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# Teo wire dimmer

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#### Hero999

##### Banned
Two wire dimmer

I was responding to a question over on Electronics Lab, asking whether it's possible to build a PIC-based two wire dimmer, when I had an idea - see attached.

A similar idea could be applied to a motor speed controller or lamp flasher.

It could be used with a PIC (see the link to Electronics Lab above) which could open the door for RF or IR control.

What do you lot think of this idea?

#### Attachments

• Two wire 7555 dimmer.GIF
4.8 KB · Views: 4,431
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#### kchriste

##### New Member
Forum Supporter
Looks like it will work. In Lamp flasher mode, particular attention needs to be paid to the value of C1 and the timing period if longer delays are required.

#### audioguru

##### Well-Known Member
I like the bootstrapping action. Then the gate voltage can be high enough for the Mosfet to almost fully turn on.

#### Hero999

##### Banned
Yes, it's bootstrapped.

When Tr1 is off, C1 charges.

When Tr1 is on, C1 powers the circuit and D1 prevents C1 from discharging back into the power supply.

This circuit has one disadvantage: the duty cycle can't be 100% so the lamp is never fully on. If Tr1 is turned on for too long, C1 will discharge below the minimum voltage required to keep the desired current flowing through Tr1.

The maximum duty cycle depends on:

• The current drawn by the load. The higher the current through the load, the faster C1 will charge, meaning the off time can be shorter.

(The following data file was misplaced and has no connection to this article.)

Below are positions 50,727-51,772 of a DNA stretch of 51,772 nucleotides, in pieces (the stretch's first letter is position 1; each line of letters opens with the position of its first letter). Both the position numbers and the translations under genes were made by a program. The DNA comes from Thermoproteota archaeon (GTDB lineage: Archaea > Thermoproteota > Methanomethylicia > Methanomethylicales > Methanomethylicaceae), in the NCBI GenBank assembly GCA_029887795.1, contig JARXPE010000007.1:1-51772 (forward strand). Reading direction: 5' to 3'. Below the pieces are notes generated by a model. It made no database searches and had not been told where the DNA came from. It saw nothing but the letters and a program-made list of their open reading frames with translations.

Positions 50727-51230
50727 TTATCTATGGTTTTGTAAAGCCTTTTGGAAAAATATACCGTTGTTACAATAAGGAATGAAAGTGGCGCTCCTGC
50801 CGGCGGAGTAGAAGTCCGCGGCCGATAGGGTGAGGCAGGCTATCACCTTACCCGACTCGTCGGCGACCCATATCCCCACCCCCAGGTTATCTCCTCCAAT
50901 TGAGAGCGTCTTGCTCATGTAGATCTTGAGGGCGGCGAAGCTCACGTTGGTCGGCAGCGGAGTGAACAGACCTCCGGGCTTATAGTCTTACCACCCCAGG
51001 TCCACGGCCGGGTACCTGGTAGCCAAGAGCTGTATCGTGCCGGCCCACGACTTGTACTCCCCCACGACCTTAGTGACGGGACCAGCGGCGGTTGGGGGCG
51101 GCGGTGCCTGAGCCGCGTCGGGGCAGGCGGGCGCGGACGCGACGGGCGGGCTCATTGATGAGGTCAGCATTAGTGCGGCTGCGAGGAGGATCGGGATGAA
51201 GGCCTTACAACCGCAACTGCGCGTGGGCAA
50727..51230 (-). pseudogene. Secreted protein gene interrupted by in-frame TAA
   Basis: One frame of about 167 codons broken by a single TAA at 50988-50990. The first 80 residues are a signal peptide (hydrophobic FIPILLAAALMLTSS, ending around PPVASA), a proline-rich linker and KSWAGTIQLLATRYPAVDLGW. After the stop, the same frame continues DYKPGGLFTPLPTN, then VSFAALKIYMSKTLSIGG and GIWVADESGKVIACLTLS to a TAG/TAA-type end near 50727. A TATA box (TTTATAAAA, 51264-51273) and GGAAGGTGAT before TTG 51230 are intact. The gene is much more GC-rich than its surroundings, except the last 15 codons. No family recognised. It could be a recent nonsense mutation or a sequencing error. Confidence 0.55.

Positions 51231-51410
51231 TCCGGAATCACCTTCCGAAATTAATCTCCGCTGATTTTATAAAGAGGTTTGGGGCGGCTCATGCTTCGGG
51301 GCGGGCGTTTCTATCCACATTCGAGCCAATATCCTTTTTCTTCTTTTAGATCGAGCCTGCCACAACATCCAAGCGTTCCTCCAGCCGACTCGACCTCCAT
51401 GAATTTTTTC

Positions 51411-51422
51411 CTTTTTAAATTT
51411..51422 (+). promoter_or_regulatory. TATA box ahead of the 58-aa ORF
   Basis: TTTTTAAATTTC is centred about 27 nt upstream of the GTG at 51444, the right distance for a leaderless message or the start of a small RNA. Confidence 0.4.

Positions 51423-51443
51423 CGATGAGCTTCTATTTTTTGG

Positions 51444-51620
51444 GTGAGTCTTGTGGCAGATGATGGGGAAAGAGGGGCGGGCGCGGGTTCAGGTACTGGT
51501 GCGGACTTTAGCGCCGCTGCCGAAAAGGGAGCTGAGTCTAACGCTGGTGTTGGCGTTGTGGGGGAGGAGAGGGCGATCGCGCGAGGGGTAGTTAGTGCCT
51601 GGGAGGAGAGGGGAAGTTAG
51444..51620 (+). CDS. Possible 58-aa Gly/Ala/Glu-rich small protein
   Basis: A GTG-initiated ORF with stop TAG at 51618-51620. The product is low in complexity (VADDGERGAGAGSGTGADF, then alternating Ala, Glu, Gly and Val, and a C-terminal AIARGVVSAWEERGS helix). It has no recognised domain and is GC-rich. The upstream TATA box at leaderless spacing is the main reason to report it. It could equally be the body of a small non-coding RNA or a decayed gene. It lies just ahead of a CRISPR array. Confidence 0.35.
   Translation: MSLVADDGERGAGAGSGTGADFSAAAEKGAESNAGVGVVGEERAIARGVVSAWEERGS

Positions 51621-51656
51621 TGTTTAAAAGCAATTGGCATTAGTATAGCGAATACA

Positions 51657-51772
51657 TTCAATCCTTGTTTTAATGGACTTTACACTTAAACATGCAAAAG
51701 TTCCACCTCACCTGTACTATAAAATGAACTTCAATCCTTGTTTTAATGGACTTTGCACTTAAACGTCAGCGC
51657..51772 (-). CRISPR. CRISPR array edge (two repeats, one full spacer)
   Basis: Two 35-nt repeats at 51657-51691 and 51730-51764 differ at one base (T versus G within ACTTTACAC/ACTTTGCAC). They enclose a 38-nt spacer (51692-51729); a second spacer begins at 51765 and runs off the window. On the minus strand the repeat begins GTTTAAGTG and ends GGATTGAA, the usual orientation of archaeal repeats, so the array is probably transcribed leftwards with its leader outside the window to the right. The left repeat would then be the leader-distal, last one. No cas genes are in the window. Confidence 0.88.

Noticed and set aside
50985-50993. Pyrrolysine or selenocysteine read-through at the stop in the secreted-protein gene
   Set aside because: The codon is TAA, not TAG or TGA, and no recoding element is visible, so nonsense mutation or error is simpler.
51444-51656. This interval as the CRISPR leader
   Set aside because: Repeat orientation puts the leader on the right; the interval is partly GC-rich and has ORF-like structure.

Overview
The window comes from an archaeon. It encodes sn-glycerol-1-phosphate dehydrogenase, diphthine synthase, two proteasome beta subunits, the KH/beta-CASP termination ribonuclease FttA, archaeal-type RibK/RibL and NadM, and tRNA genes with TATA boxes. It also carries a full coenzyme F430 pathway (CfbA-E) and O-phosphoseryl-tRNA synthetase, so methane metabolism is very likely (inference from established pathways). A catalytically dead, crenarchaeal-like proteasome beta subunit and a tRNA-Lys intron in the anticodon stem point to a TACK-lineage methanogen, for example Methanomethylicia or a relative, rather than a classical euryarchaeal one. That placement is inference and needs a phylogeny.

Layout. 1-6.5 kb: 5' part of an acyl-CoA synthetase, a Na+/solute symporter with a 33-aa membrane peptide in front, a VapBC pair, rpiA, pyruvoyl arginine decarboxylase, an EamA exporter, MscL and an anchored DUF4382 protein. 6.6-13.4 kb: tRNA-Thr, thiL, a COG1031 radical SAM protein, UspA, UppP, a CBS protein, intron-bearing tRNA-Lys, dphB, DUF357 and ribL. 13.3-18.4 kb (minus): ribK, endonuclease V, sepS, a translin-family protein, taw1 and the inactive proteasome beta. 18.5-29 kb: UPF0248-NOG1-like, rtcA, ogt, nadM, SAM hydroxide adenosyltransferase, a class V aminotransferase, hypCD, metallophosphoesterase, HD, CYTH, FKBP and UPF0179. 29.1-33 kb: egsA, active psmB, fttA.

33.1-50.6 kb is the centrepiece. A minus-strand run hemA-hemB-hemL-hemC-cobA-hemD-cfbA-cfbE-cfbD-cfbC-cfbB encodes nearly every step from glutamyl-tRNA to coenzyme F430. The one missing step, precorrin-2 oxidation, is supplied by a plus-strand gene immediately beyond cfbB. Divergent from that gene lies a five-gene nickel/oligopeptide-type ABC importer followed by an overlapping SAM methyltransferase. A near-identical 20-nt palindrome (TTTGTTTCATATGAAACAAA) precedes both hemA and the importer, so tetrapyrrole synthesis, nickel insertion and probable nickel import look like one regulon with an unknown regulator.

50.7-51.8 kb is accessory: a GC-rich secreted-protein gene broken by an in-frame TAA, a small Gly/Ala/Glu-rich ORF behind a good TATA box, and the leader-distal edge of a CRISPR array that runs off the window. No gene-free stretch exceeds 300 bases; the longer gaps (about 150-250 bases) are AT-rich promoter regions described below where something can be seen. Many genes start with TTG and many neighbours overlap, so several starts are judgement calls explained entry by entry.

• The current drawn by the dimmer circuit. The lower the current drawn by the dimmer circuit, the slower C1 will discharge, meaning the turn on time can be longer.
• The voltage of the power supply.The higher the power supply voltage the more the voltage across C1 can drop before Tr1 won't be able to carry the desired current.
Increasing the value of C1 won't increase maximum duty cycle or decrease the minimum load current much, it just reduces the ripple voltage on the dimmer circuit's power rail.

With the component values shown it will oscillate at about 200Hz and the maximum duty cycle is 95.5%. The maximum duty cycle is equal to R2/(R1+R2) so this could be increased by reducing the value of R1 but the minimum load current will also increase.

I've just simulated this using Crocodile Clips, a toy simulation package for kids which I use for simple circuits like this. It doesn't have a 7555 model so I used the 555 with a high gain BJT (I set the gain to 1000) and the voltage across C1 is doesn't drop below 5.5V with a load current of 200mA and the component values shown.